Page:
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'Ball in Israel's court.' Abbas Photo: AFP
'Ball in Israel's court.' Abbas Photo: AFP
 
 

Abbas scolds Israel over 'clinically dead' peace talks

Palestinian leader's top aide to tell Clinton negotiations can resume 'once Israel commits to stopping settlement activity, releases prisoners

AFP
Published: 06.17.12, 21:26 / Israel News

Palestinian leader Mahmud Abbas on Sunday blasted the peace process with Israel as "clinically dead" just days before negotiator Saeb Erekat meets US Secretary of State Hillary Clinton.

 

"The peace process is clinically dead and the Israeli side is definitely the one responsible," Abbas said at a conference in the West Bank town of Ramallah, reiterating a statement he has made on several oc-casions.

 

"The ball is in their court."

 

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Peace talks between Israel and the Palestinians have been on ice since autumn 2010 in an intractable dispute over Jewish settlements, with the Palestinians refusing to return to negotiations without a set-tlement freeze and Israel's agreement to accept pre-1967 lines as the basis for talks.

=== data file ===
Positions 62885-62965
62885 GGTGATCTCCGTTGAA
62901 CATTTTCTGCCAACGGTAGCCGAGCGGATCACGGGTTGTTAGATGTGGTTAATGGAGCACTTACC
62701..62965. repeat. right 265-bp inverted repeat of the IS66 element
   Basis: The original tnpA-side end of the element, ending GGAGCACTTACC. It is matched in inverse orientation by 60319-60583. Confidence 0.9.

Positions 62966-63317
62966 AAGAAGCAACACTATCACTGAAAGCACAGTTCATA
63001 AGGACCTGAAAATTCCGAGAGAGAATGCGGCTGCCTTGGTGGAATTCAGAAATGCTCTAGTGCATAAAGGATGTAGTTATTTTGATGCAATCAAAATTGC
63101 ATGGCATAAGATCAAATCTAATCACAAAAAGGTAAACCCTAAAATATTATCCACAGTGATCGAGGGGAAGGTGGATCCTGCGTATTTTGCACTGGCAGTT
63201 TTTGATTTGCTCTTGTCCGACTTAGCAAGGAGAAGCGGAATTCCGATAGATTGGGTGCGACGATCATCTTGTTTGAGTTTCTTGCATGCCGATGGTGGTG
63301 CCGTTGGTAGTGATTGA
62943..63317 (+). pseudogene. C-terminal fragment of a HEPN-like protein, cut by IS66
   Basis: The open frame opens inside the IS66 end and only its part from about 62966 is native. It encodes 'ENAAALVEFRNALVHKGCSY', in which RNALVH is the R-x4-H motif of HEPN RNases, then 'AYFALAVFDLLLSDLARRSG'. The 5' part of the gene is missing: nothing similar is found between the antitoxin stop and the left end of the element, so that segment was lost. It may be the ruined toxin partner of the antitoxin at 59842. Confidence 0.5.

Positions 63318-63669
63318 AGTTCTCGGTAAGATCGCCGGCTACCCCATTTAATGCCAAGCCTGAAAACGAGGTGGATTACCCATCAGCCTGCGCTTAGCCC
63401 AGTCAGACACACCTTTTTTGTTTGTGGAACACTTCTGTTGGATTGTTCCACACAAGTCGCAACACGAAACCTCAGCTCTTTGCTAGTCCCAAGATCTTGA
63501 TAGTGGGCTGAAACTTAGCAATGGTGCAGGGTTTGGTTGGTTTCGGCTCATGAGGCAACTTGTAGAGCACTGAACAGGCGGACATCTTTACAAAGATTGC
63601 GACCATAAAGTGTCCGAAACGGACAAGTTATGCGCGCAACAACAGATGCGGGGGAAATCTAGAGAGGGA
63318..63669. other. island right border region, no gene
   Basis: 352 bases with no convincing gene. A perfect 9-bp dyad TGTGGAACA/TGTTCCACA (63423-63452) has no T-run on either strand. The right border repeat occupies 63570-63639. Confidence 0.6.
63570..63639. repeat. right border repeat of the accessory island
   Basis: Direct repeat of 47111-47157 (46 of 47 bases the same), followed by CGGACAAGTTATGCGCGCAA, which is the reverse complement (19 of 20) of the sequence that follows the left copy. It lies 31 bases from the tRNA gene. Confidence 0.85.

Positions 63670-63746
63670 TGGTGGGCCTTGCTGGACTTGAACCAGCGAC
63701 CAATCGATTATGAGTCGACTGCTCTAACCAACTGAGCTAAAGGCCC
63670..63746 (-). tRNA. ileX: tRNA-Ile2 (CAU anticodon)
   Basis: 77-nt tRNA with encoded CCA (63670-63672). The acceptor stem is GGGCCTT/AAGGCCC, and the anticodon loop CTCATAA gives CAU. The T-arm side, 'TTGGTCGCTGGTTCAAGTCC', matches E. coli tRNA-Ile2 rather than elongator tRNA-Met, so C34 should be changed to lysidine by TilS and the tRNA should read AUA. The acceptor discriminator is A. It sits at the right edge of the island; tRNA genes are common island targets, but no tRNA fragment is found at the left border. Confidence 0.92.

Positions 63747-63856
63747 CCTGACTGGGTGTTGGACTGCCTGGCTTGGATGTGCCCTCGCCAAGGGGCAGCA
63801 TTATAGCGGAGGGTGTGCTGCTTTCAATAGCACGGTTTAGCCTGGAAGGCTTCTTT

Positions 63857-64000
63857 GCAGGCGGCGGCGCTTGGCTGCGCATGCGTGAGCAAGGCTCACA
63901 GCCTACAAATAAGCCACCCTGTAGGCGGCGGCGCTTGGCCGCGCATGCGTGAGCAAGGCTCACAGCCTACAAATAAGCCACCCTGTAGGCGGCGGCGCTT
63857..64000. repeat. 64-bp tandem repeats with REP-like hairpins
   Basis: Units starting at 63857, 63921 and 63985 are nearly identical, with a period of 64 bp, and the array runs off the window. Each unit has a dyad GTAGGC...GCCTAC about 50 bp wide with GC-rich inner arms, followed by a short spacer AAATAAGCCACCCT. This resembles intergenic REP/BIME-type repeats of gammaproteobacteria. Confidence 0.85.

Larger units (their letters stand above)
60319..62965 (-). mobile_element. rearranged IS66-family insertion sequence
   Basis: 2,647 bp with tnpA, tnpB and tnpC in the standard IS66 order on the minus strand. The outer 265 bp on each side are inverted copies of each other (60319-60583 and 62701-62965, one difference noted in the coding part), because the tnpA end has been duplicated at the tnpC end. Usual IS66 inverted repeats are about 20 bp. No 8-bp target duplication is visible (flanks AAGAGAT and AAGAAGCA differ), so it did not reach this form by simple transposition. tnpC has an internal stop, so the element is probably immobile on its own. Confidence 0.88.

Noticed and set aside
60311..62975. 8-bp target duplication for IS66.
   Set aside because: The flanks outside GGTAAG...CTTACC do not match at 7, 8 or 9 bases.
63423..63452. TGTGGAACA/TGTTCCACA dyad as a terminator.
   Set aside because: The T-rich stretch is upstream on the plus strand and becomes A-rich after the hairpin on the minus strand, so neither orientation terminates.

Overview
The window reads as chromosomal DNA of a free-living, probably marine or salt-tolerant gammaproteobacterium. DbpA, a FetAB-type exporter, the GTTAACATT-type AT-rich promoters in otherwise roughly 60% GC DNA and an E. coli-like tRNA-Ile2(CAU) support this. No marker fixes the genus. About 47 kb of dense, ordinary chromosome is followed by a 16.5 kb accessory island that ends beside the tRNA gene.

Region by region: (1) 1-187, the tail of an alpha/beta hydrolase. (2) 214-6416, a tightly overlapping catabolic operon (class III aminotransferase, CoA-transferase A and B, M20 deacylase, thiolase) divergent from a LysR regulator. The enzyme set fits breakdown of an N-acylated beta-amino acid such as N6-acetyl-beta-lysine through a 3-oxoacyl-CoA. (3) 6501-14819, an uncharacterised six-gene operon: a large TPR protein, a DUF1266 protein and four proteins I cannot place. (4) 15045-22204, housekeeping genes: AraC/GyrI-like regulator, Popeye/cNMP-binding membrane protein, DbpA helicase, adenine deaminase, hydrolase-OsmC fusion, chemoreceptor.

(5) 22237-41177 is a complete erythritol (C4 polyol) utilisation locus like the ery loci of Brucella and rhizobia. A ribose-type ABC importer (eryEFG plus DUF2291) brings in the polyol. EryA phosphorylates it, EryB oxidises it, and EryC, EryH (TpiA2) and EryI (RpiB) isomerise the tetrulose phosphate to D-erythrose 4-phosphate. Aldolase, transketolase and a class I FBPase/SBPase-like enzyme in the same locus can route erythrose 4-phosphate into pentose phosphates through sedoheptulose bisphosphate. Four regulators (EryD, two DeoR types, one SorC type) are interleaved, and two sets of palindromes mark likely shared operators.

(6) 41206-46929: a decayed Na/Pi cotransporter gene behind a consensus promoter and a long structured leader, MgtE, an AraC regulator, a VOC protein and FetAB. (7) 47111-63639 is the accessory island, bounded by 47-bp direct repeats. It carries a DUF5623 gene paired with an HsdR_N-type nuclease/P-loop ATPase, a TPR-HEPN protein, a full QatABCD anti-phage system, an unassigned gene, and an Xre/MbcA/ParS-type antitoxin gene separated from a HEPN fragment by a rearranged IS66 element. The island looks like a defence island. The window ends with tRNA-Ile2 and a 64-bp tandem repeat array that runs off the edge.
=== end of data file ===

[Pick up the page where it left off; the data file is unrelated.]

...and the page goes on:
Israel has said it wants an immediate return to the negotiating table -- but without such preconditions.

 

Despite the lack of movement, world diplomats have been seeking ways of bringing the sides back to-gether, with Erekat set to hold talks with Clinton on the issue in Washington on Tuesday.

 

"I was assigned by President Abbas to inform US Secretary of State Hillary Clinton of our position on resuming negotiations once Israel commits to stopping settlement activity and release of prisoners, among other obligations," Erekat told AFP on Sunday, a day ahead of his departure for the United States.

 

"These are not preconditions but obligations and Israel must abide by them," he said.

 

"We hope the American administration compels the Israeli government to fulfill its obligations in order to get the peace process back on track."

 

Abbas and Israeli Prime Minister Benjamin Netanyahu have exchanged letters on issues linked to the moribund peace process in a move that followed an informal series of meetings in Jordan in January that did not succeed in bringing the sides back to the table.

 

 

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